Like a rhinoceros backing out of a bathtub, ROTC headquarters is defeating itself with its own ponderosity. Despite its predicament, it could pull out of the situation if it would turn around and work forwards. Yet with all college Army and Air Force units subject to governmental cutback drives between sophomore and junior years, the military insists on teaching last things first and dropping students without giving them any benefits from the abbreviated two-year program.
The Air Force ROTC unit here dropped 49 members of this year's junior class because they could not fly and didn't come under the limited quota of non-flyers. The Army unit has not yet curtailed its enrollment with such severity, but the threat has existed since the Korean war ended, and the scare flares perennially. Thus it would seem more reasonable for the Air Force and Army to instruct their first an dsecond-year students in the instruct their first and second-year students in the general, basic areas of their programs rather than in the technical aspects. If the student is forced to leave the unit later--this cannot be decided until after his sophomore year--he will take with him general knowledge, not technical data. For the undergraduate to get doped with details in the first two years of ROTC and then leave the program is a waste of everybody's time. As the ROTC curricula are now set up, benefit is derived from the first two years only when they are followed by the second two and an officer's commission.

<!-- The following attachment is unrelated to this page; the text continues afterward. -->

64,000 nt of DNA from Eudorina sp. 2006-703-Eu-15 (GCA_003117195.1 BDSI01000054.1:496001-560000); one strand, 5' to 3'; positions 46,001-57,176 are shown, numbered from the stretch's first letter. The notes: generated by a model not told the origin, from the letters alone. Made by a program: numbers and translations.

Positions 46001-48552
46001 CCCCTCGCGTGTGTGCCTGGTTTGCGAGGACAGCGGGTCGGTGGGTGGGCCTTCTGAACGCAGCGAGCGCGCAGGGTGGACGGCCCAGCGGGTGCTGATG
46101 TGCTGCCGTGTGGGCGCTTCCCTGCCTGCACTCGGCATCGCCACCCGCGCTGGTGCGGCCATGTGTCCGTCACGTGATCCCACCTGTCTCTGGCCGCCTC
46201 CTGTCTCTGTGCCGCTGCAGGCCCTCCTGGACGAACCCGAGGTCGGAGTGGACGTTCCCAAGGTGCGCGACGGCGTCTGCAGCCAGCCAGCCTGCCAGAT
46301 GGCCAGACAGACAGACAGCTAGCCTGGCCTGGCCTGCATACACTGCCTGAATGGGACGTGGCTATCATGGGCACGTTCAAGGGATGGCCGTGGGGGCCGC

The Air Force ROTC gives a course in world political geography in the senior year, and the Army gives its advanced students a History of Military Warfare. These are the courses, however, which most aptly fit into the sphere of liberal education. Certainly they would stand the two-year man in better stead than learning the armed forces' pay rates, the powder charge in a 10,000-pound bomb, and the differing millimeters of shells.
Just as one must learn the basic facts and symbols in any science--and in reading and writing, for that matter--before he can do the less disciplined advance work, the ROTC student must memorize some basic information in order to participate in drill. But the class of 1956 studied political geography in Air Science 1 and still learned enough technical material to march with everybody else.